kill him because he bragged about the murder-rape.
Then, investigators said, from jail he tried to hire a hit man to kill
Portobanco, an accusation Lebron's attorney questioned. Lebron was never
Lebron and suspects Cesar Mena, Hector Caraballo and Victor Caraballo all
face the death penalty.
A 5th suspect, Jesus Roman, is considered by law too young to be sentenced
to death because he was 16 at the time. He faces life in prison.
A hearing to update the case will be held Feb. 3.
It is not unusual for a death penalty case with multiple suspects to last
for years, said Griffith, the state attorney's spokesman.
"We're looking forward to pursuing this in trial," he said.
(source: Miami Herald)
Nisqually Indian Chief Cleared in Slaying
Chief Leschi of the Nisqually Indian tribe was exonerated by a historical
court Friday, nearly a century and a half after he was hanged for the
death of a militia soldier in what is now Washington state.
The unanimous verdict by a seven-judge panel isn't binding legally, but it
drew cheers and tears from hundreds of people who gathered at the state
history museum to hear the decision.
Leschi (pronounced LESH-eye) was hanged in 1858 for killing Col. A. Benton
Moses of the territorial militia during the region's Indian war of 1855.
The historical court, led by state Supreme Court Chief Justice Gerry
Alexander, ruled that if Leschi did in fact kill Moses, they were lawful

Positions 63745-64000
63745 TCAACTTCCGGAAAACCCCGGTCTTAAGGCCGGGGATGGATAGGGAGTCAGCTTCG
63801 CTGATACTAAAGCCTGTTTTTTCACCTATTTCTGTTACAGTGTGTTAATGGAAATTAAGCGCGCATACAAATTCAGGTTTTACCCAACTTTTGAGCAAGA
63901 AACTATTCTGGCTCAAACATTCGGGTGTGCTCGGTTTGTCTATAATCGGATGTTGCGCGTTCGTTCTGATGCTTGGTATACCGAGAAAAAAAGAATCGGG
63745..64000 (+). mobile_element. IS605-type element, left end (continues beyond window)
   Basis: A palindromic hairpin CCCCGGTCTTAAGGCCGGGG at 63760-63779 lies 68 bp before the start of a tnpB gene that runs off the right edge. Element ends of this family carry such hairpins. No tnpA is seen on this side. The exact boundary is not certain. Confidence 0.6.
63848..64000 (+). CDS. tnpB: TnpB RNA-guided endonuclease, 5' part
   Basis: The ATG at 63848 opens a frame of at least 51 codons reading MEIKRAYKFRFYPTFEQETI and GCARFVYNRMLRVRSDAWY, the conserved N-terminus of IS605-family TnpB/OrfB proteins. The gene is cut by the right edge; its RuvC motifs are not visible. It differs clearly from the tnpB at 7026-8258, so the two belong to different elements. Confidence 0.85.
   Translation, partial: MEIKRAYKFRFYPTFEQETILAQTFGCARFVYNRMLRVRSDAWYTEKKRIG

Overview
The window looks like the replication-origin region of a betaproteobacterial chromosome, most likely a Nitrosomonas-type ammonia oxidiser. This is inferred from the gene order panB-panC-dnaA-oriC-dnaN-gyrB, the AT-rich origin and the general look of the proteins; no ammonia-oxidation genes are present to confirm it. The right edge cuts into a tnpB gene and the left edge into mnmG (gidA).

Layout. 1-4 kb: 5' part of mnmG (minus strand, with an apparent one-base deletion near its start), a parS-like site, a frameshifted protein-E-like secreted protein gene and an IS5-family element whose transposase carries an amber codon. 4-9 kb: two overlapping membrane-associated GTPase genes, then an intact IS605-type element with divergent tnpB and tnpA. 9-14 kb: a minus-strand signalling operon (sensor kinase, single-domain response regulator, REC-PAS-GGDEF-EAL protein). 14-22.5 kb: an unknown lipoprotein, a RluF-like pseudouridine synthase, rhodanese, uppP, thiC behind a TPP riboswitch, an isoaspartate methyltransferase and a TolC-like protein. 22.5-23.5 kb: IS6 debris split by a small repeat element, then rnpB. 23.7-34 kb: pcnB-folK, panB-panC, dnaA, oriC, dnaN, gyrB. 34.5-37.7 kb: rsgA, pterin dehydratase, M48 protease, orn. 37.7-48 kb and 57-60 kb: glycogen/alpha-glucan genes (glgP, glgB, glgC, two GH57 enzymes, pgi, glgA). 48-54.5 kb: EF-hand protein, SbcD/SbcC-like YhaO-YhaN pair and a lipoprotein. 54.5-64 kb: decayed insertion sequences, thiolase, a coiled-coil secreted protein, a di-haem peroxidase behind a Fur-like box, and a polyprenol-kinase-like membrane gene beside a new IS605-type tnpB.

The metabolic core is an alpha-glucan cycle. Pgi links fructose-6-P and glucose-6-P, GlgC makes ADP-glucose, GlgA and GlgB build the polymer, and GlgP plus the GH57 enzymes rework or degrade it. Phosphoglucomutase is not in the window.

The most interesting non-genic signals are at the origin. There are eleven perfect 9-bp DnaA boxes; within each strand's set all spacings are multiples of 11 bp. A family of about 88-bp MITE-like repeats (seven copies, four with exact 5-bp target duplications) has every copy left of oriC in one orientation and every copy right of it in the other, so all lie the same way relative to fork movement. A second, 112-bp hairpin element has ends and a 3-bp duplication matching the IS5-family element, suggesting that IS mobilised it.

combatants in a time of war, so a murder charge was not justified.
"I'm just happy. This is really about the future," said Cynthia Iyall, a
descendant of Leschi's sister and chairwoman of the Committee to Exonerate
"This is for all the kids ... they need to know who that man was and what
truthfully happened to him."
Pierce County Executive John Ladenburg, a former prosecutor who helped
represent Leschi's descendants before the historical court, agreed that it
was important to establish the truth.
"We cannot bring Leschi back to life, and we cannot restore Leschi to his
land. We can, we must, restore his good name."
Over the years, everyone from Leschi's executioner to respected historians
had questioned his guilt.
He had fought to preserve his tribe's way of life: The government had
consigned the Nisqually to a high forest, cut off from their homes by the
Nisqually River. The government later returned the tribe to a spot along
the river about 50 miles south of Seattle.
After Leschi's 1st trial ended with a hung jury, the judge in the second
trial refused to instruct jurors that killing an enemy soldier in war is
not considered murder. Leschi was convicted and sentenced to death. On